Bob Hoover was a hallmark of the air show and race circuit thrilling those on the ground with his trademark routine:
Shutting off one or both of the engines on his North
American Rockwell Shrike Commander 500S, while performing loops and dives.
“It’s not a donation. It’s an investment.”
ROBERT A. BOB HOOVER:
AN AVIATION LEGEND
We have lost a great man and a legendary pilot.
For those not familiar with Bob and why he is an extraordinary force in the aviation world, his biography will help explain his place in history but, most of all, day after day, Bob Hoover was a true gentleman. No less an expert than Jimmy Doolittle said, “Bob is the greatest stick-and-rudder man that ever lived.”
Bob Hoover was ever focused on aviation’s bright tomorrows. To that end, he formed The Bob Hoover Legacy Foundation.
"At that young age of 16, I had to overcome nausea & air sickness, and that was a monumental task. I was able to overcome it and I guess that was the story of the rest of my life - my career of aviation."
Help keep the Spirit of Bob Hoover alive in the next generation of American aviation and support THE BOB HOOVER LEGACY FOUNDATION!
ROBERT A. BOB HOOVER: LIFETIME ACHIEVEMENTS
• Robert A. Hoover has flown more than 300 types of aircraft at more than 2,500 air shows.
• Inductee of the International Council of Air Shows (ICAS) Hall of Fame Inductee
• Soldier’s Medal for Valor Recipient
• Air Medal with Clusters Recipient
• Purple Heart Recipient
• French Croix de Guerre Recipient
• USAF Test Pilot School Graduate
• Past president of the Society of Experimental Test Pilots, and the only man to serve two terms as president.
• USN Test Pilots School Graduate
• Inductee of the National Aviation Hall of Fame Inductee
• Distinguished Flying Cross Recipient
• Blue Angels Honorary Member
• Thunderbird Honorary Member
• American Fighter Aces Association Honorary Member
• Smithsonian Institution’s Lindbergh Medal Recipient
• Living Legends of Aviation Award Recipient
• 2007 National Air and Space Museum (NASM) Trophy for Lifetime Achievement Recipient
• 2014 National Aeronautic Association Wright Brothers Memorial Trophy Recipient
BOB HOOVER’S STORY
R.A. “Bob” Hoover was an artist whose medium was airplanes and whose canvas was the sky. That is why General Jimmy Doolittle called him “The greatest stick and rudder man who ever lived.”
He was a singular gift to aviation and the country he loved. Bob was inspired and driven by what he called, “The Unknown.”
As a fighter pilot, as a military test pilot, and as a civilian test pilot and executive with North American Rockwell, he always sought the assignments that took him beyond previous limits. Why? To learn. To find safer and better ways to fly, to expand our understanding of aerodynamics, airplanes and ourselves as aviators.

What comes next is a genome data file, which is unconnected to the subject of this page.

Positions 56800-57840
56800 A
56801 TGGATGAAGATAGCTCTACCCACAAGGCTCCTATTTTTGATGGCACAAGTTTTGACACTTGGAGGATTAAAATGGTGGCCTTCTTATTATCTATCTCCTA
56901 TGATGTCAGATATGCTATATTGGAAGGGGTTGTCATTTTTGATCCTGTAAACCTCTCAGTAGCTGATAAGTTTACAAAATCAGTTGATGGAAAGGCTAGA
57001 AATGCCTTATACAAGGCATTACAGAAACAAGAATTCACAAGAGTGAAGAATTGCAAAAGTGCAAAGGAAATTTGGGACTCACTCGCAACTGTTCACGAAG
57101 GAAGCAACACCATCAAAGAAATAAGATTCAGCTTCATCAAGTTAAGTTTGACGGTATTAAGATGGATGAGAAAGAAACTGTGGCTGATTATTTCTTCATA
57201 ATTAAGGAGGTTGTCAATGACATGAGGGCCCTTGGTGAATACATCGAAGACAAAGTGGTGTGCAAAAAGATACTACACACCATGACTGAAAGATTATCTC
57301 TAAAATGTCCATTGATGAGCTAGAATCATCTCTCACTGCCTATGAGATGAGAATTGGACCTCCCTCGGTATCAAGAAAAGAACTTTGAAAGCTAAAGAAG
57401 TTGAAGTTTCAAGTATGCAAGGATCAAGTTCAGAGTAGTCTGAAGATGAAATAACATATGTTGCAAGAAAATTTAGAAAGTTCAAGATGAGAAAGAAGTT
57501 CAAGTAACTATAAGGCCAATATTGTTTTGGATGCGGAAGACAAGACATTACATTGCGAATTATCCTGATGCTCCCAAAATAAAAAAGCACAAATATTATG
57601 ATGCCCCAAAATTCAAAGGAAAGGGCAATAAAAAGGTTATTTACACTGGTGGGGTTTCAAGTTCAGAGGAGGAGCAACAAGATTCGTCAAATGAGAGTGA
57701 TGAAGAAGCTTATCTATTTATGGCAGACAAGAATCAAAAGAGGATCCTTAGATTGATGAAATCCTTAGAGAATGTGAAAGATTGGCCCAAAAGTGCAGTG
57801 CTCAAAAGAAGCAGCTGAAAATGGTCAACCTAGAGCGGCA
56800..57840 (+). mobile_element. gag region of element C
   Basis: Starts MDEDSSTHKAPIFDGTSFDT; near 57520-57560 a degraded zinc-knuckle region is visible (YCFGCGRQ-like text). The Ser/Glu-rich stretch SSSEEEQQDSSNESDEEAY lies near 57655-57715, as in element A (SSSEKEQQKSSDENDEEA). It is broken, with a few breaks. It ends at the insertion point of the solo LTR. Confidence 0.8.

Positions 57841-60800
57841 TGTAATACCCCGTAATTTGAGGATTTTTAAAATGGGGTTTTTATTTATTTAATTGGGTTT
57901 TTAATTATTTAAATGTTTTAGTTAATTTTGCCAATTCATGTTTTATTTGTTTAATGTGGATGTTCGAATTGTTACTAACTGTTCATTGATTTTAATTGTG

By age 18, Bob Hoover already knew how to fly and had taught himself aerobatics. As a member of the Tennessee Air National Guard, he was found to be so accomplished, he gave check rides to all of the flight instructors.
He was offered a set of wings and a flight officer’s commission without formal flight training. However, the wings he would receive would not qualify him for combat. He refused the commission and volunteered for combat training. When he was shot down over the Mediterranean & taken prisoner by the Germans, Bob Hoover repeatedly tried to escape over the sixteen months of his captivity. Each time he was caught, beaten and placed in solitary confinement.
He never quit. He ultimately escaped, stole an enemy airplane and flew himself to freedom.
As a test pilot, the stories of Bob’s determination to get malfunctioning airplanes back on the ground against all odds are legion. Though instructed to bail out of several flights, Bob believed that saving the airplane meant getting answers – answers that would save other pilots’ lives and, in some cases, thousands of production jobs.
BOB HOOVER’S WAY
At heart, Bob was a teacher. He knew the things he had learned over the course of his singular career – often at great personal risk – would save lives.
Bob’s need to know his own limits was ignited by his first flight. When he left the ground, he was horrified to learn that being airborne made him deathly ill.
Give up? Never. He began flying aerobatics on his own. He worked tirelessly to discover attitudes and maneuvers he could tolerate. He developed an unwavering standard: to fly more precisely and safely than he had the time before.
It was an ethos he passed on to everyone he flew with for the rest of his career. Bob Hoover never seemed to be in a hurry.
When you talked with Bob, he made you feel you were the only other person in the room. Nor did it matter to Bob who you were. Senator or janitor, CEO or cab driver, if the subject was flying, you were simply another fully franchised citizen of Bob Hoover’s Sky Society. With Bob, kindred spirits became kin in short order.
Bob had a special message for young people: “Quit is the foulest of all the four-letter words.” Perhaps that is because Bob Hoover’s own life was an anthem of determination. From the age of 12 years old on, he did whatever he could to get the money to be able to fly.
Bob’s message to children and teenagers never varied: “If I was able to do it, anyone can. You can realize your dream if you are willing to work for it.”
He often said, ”I don’t think I was a better pilot than anyone else. I just tried very hard, every time, to do it to the very best of my ability.”